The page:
Another interesting thing I noticed today — it was in evidence yesterday as well, but I failed to register it consciously until today — is how encompassing Keira Naughton’s view of the stage is. I mean “view” literally. Spatially. She appears to regard the area within the proscenium’s borders as a canvas. The challenge facing her in this play is therefore especially difficult, because she has only one live body at her disposal with which to fill all that space.
Her solution is to get Jim moving. Not for some arbitrary notion of action as an end in itself, but for the territorial purpose of using the area allotted to her. And — as she is clearly aware — doing so has dramatic ramifications, and raises the dramatic stakes. Jim’s relationship with the comatose body on the hospital bed to whom he is ostensibly addressing his monologue changes as his position onstage changes. He gets close, he backs off, he goes to a wall and gazes out a window, and all this movement, all this occupation of different regions, give his words a different coloration.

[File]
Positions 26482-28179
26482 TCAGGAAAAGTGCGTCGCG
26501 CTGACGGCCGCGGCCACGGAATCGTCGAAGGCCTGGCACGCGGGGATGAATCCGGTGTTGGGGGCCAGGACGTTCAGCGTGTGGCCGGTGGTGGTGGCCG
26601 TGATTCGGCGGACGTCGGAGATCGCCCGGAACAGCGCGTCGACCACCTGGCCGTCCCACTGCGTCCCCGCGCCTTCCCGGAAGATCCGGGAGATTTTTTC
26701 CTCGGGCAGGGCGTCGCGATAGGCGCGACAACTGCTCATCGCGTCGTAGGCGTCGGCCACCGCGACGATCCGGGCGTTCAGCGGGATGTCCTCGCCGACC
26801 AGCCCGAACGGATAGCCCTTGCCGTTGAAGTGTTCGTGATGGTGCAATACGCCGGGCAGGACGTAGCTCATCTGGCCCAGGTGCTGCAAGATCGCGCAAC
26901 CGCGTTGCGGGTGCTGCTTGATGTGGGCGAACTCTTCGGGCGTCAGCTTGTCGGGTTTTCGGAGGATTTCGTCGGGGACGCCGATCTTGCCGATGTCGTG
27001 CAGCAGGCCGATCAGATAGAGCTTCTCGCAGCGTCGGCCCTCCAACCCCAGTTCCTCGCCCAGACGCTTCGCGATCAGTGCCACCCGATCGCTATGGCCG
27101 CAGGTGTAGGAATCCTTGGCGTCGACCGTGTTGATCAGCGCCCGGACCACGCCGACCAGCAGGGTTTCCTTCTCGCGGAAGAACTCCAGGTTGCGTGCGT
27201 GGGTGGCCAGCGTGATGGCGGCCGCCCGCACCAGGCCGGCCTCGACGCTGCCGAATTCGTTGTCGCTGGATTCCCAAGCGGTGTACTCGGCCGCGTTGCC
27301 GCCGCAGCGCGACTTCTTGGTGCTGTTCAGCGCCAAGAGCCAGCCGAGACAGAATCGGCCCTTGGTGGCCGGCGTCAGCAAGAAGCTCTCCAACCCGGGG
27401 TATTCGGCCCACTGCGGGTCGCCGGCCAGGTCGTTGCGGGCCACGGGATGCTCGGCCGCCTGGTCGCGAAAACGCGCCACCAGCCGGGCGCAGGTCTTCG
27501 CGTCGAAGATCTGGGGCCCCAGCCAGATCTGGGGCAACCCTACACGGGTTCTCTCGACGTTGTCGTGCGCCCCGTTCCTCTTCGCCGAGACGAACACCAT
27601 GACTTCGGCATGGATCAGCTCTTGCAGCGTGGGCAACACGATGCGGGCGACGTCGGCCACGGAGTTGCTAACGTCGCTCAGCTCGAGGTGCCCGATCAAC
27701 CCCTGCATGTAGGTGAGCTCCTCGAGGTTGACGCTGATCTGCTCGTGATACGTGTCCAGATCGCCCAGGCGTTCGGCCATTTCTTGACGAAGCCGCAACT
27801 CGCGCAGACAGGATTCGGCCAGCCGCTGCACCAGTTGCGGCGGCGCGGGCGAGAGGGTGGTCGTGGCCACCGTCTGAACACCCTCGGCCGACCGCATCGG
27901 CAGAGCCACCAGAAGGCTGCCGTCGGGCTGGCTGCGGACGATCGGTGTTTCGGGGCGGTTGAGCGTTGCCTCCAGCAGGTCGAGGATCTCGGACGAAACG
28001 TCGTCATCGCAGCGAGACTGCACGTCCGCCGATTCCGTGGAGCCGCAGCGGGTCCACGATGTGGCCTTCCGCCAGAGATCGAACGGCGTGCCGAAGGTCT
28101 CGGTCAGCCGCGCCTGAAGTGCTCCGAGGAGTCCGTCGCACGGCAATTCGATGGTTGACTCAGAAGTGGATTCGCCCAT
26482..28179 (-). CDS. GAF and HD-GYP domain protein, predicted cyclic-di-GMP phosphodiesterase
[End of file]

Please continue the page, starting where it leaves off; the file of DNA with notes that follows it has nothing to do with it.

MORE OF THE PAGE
It’s an aspect of stagecraft I’ve never much concerned myself with. But Keira is teaching me to pay attention to it.